Greek Shipping News Cuts
Week 18 - 2008
---01 May 2008 12:00 AM
One of the reasons why Posidonia is such a success is that equipment makers and service providers recognise the importance of the Greek fleet.
That may not have been the case when the first Posidonia was held almost 40 years ago and the Greek fleet was scorned as consisting of second-hand rustbuckets. Today Greek companies own and operate some of the most modern ships afloat and account for a good proportion of newbuildings and ships on order.
Analysing the Greek flag fleet is relatively simple since it covers only vessels actually flying the flag. Defining the Greek-operated fleet is more difficult. Greek influence is spread so widely throughout shipping, with many vessels registered under open registers and managed by Greek-run or Greek-owned companies based around the world.
At the beginning of April, no less than 1,539 commercial vessels were sailing under the Greek flag, in addition to a further 524 ships on order with delivery dates scheduled before the end of 2012.
Of the existing ships, 500 are under 10 years old and a further 119 are aged between 11 and 15 years.
At the other end of the scale, there are 670 vessels over 26 years of age, including 131 tankers of which the oldest is an astonishing 72 years old.That there are so many elderly vessels should not come as a surprise.
Greece is a nation of numerous islands and as a consequence there will be many small ferries and coasters used for transporting goods between them.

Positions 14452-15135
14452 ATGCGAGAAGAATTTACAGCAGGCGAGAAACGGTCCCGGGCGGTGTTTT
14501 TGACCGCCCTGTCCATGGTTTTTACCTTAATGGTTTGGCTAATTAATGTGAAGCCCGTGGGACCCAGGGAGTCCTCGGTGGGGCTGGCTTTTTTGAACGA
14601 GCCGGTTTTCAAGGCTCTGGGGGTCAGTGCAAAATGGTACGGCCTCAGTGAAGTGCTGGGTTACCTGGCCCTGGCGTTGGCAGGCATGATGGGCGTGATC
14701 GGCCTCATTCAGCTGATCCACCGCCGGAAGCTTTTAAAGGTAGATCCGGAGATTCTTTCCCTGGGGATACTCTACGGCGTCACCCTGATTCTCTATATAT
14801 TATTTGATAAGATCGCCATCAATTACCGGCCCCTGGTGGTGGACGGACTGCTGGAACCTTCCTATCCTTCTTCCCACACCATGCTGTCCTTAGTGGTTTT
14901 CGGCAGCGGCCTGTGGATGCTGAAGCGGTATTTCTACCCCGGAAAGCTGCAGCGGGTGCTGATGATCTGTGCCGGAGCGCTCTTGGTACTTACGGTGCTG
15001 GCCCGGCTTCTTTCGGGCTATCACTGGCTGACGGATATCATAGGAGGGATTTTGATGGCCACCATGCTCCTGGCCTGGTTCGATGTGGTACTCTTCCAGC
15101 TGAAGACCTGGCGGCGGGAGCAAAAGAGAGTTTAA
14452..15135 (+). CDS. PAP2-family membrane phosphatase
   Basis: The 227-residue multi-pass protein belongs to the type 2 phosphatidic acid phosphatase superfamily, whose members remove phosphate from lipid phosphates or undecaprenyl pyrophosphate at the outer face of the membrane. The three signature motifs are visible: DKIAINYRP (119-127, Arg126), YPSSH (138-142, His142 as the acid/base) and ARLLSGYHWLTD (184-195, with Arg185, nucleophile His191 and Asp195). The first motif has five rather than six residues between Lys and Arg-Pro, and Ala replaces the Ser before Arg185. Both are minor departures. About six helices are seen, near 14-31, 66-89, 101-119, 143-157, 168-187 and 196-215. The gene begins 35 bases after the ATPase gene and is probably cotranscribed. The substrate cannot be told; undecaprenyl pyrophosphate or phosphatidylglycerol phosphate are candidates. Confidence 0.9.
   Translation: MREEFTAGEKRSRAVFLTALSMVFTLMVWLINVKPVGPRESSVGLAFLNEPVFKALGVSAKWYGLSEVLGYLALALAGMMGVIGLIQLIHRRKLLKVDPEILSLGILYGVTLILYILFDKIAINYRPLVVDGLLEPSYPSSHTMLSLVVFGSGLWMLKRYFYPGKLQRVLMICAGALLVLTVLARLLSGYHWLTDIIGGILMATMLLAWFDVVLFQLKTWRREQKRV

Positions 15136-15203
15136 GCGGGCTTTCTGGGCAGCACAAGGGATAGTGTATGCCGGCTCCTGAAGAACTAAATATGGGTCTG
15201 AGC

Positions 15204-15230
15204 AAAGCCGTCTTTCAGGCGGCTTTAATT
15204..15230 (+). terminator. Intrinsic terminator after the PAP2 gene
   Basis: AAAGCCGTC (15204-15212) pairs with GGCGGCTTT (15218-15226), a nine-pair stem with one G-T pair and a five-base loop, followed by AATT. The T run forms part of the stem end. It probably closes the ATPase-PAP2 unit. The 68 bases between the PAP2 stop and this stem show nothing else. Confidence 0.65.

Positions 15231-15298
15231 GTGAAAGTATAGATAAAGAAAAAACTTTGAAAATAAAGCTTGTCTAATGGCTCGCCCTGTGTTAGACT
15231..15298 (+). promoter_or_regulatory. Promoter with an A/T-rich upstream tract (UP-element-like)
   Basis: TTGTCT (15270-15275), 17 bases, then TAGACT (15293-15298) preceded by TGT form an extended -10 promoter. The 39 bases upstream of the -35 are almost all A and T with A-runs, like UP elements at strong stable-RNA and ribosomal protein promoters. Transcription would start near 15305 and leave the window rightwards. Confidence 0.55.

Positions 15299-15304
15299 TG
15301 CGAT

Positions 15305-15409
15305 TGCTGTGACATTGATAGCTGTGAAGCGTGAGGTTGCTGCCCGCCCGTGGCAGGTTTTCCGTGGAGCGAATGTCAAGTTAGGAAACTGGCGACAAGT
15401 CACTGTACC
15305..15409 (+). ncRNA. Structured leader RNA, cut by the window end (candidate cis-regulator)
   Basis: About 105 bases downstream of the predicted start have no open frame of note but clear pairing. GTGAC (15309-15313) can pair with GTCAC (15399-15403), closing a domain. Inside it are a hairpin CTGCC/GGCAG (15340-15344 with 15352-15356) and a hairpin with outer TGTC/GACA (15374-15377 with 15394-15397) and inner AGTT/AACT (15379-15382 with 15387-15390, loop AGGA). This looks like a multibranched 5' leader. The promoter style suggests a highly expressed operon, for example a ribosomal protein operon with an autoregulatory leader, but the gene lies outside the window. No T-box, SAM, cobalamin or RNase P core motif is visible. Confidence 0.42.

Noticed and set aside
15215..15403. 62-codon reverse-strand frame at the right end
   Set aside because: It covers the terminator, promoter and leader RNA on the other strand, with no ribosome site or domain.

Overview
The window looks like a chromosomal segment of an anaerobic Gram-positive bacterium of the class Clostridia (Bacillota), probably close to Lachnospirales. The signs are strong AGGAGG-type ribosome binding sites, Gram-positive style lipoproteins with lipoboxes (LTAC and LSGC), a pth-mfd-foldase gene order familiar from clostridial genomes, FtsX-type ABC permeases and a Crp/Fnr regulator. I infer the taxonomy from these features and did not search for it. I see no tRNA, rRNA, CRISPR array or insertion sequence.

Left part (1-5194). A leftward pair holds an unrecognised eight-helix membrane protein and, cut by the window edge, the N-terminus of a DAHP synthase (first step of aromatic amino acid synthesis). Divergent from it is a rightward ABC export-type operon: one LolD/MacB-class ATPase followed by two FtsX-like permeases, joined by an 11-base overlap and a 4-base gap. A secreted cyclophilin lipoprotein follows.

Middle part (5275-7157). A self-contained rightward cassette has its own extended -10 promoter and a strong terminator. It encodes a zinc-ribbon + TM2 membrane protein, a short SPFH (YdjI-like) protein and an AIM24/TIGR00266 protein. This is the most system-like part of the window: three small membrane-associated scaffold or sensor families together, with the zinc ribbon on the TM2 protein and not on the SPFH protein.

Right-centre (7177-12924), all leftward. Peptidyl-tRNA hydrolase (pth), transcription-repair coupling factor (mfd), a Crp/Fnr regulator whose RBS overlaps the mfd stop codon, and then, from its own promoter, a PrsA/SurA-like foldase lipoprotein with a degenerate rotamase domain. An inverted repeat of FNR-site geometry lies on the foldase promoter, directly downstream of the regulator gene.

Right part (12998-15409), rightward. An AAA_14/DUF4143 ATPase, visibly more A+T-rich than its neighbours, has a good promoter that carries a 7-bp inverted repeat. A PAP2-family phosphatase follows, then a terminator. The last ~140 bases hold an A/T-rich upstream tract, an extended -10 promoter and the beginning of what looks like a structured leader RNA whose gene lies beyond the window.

The majority of the elderly tankers are very small vessels with cargo capacities in most cases under 1,000 tonnes, indicating that they are used for bunkering at ports and inter-island transport. It is also quite likely that a large number transport water and olive oil rather than petroleum products.
Across the age range of the Greek-flagged fleet, tankers feature much more prominently than bulkers as the most popular vessel type.
This scenario also holds true for the scheduled newbuildings over the next two years, but from 2010 onwards it is bulkers that Greek owners have plumped for in the greatest numbers.
Orders as a proportion of the fleet
The profile of the Greek-controlled, as opposed to the Greek flag, fleet is remarkably similar, except that the number of newbuildings on order stands at only 27% of the existing fleet rather than 34%.
Adding the figures for Greek-flag and Greek-controlled ships together gives a grand total of 3,399 vessels, plus a further 1,029 on order.